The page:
Survey five: the state of the NHS and social care ahead of the Comprehensive Spending Review

Nuffield Trust
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Summarises the views of health and care leaders on the pressures facing the NHS and social care ahead of the Comprehensive Spending Review. Although most respondents are involved in planning for reduced spending, many leaders do not see how the efficiency savings required to free up an additional £22 billion for the NHS can be achieved: two thirds of survey respondents are not confident that their area has a credible local plan to make the efficiency savings needed this year, with half of respondents saying their area’s savings plans are dependent on reducing agency staff spend. Asked to choose from a list which non-NHS public service most deserved to be ring-fenced, 53.3 per cent selected spending on older people's social care: many panellists expressed the view that NHS and social care budgets should be viewed as being interdependent. 96 per cent of respondents thought it should be a high or moderate priority to deliver improved urgent seven-day services in line with NHS England clinical standards: the quality benefits of seven-day urgent services were clear to respondents; the cost implications less so. However, only 37.8 per cent believed seven-day elective services should be a high or moderate priority. (Edited publisher abstract)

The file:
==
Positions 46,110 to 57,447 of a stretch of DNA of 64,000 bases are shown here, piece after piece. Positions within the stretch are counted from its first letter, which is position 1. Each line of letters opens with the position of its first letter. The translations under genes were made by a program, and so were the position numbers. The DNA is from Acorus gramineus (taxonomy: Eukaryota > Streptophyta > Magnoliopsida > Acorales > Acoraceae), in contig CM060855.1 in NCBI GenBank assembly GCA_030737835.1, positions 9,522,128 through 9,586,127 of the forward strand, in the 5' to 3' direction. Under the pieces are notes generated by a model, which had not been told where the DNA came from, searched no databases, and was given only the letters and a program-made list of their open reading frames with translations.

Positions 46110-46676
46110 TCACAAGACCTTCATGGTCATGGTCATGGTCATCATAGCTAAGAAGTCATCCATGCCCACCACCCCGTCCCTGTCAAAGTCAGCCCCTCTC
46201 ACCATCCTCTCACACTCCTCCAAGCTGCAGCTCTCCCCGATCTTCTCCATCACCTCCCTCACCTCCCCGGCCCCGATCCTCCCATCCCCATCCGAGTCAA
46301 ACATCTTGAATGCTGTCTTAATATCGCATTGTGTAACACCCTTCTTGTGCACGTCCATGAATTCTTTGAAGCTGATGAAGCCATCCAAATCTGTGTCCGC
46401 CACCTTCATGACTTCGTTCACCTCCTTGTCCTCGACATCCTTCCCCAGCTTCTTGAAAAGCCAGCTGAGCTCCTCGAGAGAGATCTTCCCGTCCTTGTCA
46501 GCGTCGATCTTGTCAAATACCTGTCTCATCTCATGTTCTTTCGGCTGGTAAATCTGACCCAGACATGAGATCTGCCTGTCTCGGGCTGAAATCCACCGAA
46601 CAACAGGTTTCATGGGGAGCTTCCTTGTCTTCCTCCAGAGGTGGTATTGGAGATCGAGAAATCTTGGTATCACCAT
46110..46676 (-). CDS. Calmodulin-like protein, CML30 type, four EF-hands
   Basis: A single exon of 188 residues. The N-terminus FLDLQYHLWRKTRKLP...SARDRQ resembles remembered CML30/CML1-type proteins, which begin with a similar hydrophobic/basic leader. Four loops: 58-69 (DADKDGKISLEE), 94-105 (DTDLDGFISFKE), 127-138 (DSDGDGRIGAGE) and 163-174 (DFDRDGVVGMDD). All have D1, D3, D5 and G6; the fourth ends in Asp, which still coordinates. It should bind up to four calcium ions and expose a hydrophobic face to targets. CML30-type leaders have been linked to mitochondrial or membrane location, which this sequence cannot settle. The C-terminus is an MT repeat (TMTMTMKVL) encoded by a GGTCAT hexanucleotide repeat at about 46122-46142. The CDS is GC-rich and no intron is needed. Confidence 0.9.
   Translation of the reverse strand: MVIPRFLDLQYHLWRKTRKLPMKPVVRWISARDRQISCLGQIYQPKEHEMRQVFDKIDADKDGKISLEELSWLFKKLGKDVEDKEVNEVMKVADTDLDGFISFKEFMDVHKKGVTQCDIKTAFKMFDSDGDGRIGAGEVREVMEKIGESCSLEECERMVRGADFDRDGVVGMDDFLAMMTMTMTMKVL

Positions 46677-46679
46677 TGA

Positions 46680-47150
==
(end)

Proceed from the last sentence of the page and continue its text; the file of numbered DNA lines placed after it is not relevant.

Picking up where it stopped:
Subject terms:
surveys, cutbacks, integrated care, older people, NHS, financing;
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